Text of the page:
Wednesday, April 8, 2009

April 8th

We had another eventful day out travelling with Pastor Sykyani (spelling??) in the rural area. More bad roads but I guess we should be getting used to that by now. We visited a preschool where there were about 50 orphans (3 - 5 yrs. old). They sang us a couple of songs: Go away Peter, go away Paul, come back Peter, come back Paul; Twinkle Twinkle Little Star; and ?? They like to sing. They are really cute little kids and they love having their pictures taken. I take them and show them and then just erase most of them after. Digital cameras are nice for that!

On our way to another school we passed two young men pushing a lady in a wheelbarrow (she was about 50ish I think). We stopped and I ask what was the matter with her. They uncovered her leg and showed me - there was a nasty sore and it was infected and dripping. They had been to a doctor and showed me a scribbler that had some notes in it - for a prescription but they didn't have money for it. I asked the Pastor if we could do anything and he said no. I asked what would happen to her if she wasn't treated and he said she would die. I wanted to give them money but they most likely wouldn't use it for the medicine. So sad. I gave her a hygiene kit that we had with us and she was very grateful. That is all we could do. I felt a little weepy after we left.

Next we visited another school - I will have to send pictures of it. It was very rustic -- closed in on 3 sides with a couple of log benches. 50 little orphans go there and they are fed a meal each day and get some schooling. They were not there today. The schools here just started a 4 week break. The lady at this place has 10 orphans that live with her and she takes care of them. Four of them were there when we visited.

From there the pastor took us to see the place where he wants to build a church and have space for more orphans (it was just a field). There were a couple of stores (not what we would call stores) on the road and there were several people standing around. We talked to one little family and I gave them a hygiene kit. I have decided that I want to carry some with me and give them out when I feel like I need to. I gave out 4 today. I like doing that - maybe it will help them in a small way.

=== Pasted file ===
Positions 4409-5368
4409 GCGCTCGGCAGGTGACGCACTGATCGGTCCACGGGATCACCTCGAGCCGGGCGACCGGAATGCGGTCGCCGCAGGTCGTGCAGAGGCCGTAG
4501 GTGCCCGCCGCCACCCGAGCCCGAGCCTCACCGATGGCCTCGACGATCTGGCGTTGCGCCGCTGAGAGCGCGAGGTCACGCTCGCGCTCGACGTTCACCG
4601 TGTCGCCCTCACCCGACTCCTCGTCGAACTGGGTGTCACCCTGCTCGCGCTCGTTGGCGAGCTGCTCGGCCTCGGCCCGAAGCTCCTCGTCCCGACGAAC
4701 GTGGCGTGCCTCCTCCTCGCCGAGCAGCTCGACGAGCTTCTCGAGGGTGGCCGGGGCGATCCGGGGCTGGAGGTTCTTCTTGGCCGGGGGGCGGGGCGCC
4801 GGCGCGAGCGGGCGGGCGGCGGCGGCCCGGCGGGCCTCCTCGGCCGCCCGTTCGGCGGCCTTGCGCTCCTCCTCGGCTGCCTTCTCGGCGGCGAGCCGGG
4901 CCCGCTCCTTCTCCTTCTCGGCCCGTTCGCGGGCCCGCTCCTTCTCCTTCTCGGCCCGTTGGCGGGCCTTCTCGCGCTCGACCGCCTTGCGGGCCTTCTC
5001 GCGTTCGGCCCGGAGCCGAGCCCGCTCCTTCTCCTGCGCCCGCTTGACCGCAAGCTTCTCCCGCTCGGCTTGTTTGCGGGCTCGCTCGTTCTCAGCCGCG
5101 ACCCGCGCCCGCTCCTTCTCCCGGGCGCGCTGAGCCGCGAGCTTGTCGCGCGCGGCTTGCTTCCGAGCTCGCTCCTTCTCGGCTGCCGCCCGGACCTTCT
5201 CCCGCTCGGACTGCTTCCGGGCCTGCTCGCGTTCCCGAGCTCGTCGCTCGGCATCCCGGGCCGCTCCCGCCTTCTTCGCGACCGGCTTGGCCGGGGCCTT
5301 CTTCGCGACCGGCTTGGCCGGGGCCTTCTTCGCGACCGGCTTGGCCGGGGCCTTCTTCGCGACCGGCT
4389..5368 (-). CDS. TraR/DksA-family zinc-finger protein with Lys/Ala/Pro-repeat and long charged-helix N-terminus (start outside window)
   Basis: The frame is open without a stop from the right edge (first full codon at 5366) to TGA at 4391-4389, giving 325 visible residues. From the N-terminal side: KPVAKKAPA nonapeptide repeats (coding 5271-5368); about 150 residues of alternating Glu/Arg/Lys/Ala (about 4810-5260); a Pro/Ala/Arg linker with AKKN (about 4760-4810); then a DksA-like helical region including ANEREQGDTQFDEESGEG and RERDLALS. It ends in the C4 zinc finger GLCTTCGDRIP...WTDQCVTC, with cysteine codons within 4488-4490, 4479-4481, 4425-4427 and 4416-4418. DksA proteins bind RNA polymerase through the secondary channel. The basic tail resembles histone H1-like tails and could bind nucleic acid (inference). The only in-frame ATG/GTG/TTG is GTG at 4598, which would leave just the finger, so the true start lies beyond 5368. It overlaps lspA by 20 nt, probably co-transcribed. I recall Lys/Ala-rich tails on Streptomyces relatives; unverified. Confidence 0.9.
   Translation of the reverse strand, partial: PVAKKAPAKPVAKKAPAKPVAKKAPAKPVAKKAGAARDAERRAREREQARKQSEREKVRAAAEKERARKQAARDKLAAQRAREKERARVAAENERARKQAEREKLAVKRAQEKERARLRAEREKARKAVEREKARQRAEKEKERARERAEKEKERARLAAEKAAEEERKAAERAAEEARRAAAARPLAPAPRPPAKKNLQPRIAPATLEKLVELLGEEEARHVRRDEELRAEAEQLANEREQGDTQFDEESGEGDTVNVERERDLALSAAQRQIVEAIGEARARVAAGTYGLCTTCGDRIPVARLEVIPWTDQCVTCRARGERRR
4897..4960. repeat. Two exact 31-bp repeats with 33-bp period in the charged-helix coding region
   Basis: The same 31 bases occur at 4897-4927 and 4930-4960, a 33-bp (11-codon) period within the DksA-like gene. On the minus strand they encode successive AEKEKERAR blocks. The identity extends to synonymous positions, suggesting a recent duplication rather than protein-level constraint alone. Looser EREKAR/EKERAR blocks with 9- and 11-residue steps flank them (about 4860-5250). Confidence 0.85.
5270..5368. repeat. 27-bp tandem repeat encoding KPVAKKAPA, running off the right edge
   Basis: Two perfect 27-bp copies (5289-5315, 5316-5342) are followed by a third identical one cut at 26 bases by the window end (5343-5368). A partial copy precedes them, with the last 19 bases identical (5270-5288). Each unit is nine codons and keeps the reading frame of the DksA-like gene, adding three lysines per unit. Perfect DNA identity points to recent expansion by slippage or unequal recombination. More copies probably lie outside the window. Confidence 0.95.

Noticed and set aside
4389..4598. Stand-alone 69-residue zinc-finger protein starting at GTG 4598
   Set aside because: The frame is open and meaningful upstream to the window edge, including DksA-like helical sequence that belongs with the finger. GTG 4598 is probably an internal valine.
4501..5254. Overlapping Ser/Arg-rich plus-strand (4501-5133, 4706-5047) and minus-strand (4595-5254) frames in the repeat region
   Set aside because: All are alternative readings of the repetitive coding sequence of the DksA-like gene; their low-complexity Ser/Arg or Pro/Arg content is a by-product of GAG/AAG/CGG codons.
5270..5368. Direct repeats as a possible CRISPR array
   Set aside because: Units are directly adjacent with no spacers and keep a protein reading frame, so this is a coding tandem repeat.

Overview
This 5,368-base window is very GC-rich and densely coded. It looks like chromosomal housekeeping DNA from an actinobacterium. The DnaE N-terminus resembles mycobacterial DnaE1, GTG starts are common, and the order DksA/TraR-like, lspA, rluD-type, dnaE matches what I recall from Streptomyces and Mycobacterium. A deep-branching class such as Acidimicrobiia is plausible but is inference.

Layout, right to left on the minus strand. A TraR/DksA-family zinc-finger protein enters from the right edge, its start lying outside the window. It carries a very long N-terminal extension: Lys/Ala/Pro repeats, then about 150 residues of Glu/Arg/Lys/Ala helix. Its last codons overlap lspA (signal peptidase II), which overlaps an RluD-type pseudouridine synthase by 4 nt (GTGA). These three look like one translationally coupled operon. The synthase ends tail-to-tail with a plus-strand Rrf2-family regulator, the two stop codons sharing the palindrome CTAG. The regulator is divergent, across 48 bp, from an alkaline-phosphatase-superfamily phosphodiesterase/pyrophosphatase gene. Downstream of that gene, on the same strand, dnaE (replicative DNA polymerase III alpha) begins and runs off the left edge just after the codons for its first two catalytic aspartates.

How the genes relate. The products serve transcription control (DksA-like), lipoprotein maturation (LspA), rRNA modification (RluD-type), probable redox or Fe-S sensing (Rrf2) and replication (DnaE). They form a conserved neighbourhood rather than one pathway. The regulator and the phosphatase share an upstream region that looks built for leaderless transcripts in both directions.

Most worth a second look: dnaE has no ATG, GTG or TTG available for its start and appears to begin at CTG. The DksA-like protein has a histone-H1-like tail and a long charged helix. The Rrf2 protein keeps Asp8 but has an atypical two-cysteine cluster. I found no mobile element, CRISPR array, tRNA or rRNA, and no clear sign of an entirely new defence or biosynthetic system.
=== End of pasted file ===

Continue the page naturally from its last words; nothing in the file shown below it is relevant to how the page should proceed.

We just have no idea back in America how simply we could live if we had to - there are so many here living with nothing -- a small hut/house to live in and a fire to cook their maize on. Maybe a change of clothes and a blanket, but, like I have said before, they seem happy and have big smiles - this is all they know.

We left the pastor out there and a 25 yr. old girl rode back with us to show us the way. She wanted a ride to Harare besides - she had her suitcase and was going to try and find a job. She was a nice girl with good English - I sure hope she finds a job. She said she had some family there but I'm not sure. We dropped her off downtown.

We just had an Elder go to the hospital and they took out his appendix yesterday. He seems to be doing better - we all hope that is what the problem was! Taylors said the hospital wasn't too bad. Another Elder has gone to SA for a hernia operation. I hope we don't have to do any of that here.

Time to head home. Will write more later. Love, Nancy/Mom


  1. That must be so hard to see some of the things that you do and feel so helpless in helping. I am glad you have kits to help out some.

    I have been wondering about the children and how excited they are to see their picture. I bet it's the first time for some to ever have a real good look at what their own faces look like. It must be shocking for some to see it for the first time. Unless they have something to see their reflection in prior to that. : D

  2. Hi guys,

    You both look like you're settled into the African way of life!
    Obviously as we are in Alberta, we are envying the weather that you have.
    It's great to see you there helping people out and your comments on the hygiene kits, as small as that may seem, makes more of a difference than anybody realizes.
    The kids still ask after you and are missing you.

    Take care,

    Rob, Maz and the herd.